Extrauterine Growth Restriction: What Is the Evidence for Better Nutritional Practices in the Neonatal Intensive Care Unit?



NAINR. 2014;14(3):92-98. 

In This Article

Abstract and Introduction


Extrauterine growth restriction (EUGR) is commonly seen in small premature infants due to a lack of early aggressive nutrition that results in energy and protein deficits during the first few days of life. These deficits lead to early postnatal growth failure that continues at discharge resulting in growth parameters being below the 10th percentile, which is associated with poor neurodevelopmental outcomes. Strong evidence supports an early aggressive nutrition plan that includes early parenteral nutrition administration with 3–4 g kg−1 day−1 of protein and minimal enteral feedings. This article presents the current evidence surrounding early aggressive nutrition, minimal enteral feedings, use of human milk and human milk fortification and makes the argument for standardized practice to improve nutrition in small premature infants.


Premature birth continues to occur despite medical advancement in the diagnosis, treatment and prevention of preterm labor. As a result, the need for neonatal intensive care remains in high demand. The demand for such care has led to major advances in technology and life support measures leading to an improvement in the survival of the smallest and most premature infants.[1] Although survival of small premature infants has increased, these infants still experience a number of morbidities at the time of hospital discharge. One of these morbidities is postnatal growth failure or extrauterine growth restriction (EUGR).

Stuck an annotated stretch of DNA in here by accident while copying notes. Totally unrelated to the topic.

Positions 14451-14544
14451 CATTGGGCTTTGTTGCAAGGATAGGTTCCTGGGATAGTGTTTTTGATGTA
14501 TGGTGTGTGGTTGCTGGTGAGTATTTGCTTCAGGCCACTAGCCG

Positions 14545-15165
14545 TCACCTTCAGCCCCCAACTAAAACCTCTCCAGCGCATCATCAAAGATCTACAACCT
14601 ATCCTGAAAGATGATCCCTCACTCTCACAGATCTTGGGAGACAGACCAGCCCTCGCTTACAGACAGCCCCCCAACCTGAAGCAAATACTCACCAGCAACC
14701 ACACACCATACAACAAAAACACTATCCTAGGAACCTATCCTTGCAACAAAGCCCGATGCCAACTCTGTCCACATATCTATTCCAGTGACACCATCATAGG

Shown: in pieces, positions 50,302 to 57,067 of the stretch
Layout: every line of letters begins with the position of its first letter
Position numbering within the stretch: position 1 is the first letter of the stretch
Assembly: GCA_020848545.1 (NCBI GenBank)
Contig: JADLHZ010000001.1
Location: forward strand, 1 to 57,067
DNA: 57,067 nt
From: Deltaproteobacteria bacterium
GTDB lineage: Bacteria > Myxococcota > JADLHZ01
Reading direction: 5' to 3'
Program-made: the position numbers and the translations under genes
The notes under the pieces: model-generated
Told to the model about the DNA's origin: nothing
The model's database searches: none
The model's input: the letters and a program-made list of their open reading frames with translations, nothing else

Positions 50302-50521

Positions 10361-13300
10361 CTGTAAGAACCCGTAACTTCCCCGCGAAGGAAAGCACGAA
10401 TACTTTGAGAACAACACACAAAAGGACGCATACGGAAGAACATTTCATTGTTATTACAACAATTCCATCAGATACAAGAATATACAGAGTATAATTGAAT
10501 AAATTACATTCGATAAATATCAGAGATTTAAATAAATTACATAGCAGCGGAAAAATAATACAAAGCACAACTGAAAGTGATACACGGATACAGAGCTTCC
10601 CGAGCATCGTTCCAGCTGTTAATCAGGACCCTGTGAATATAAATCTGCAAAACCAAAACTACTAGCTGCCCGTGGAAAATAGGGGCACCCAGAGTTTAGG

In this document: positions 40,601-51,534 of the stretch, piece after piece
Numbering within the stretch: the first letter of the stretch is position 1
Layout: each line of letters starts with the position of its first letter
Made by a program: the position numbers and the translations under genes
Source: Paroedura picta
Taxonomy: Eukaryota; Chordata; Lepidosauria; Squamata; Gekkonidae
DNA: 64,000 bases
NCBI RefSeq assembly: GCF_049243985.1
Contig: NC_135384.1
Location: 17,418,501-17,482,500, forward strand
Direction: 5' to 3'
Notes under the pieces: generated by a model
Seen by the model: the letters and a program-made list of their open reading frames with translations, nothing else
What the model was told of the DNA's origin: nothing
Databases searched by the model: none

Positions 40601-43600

EUGR occurs when a premature infant's growth falls below the 10th percentile in comparison to a normal fetus of the same gestational age.[2] This type of postnatal growth failure is commonly seen in very low birth weight (VLBW) (< 1500 g) and extremely low birth weight (ELBW) (< 1000 g) infants. In fact, in 2001 the National Institute of Child and Human Development (NICHD) Neonatal Research Network[3] found that 97% of all VLBW and 99% of all ELBW infants included in the study experienced EUGR by 36 weeks corrected gestational age. In another study, Ehrenkranz and colleagues assessed growth in VLBW infants and found that at the time of discharge most of the infants born between 24 and 29 weeks gestation failed to reach the median birth weight of their fetal counterparts with the same postmenstrual age.[4]

These two studies were the first to identify EUGR as a new morbidity seen in premature infants. The study data suggest that the incidence of EUGR increases as gestational age and birth weight decrease. This finding is also consistent with Clark's and associates review of over 20,000 premature infants admitted to 124 neonatal intensive care units (NICU) across the nation.[2]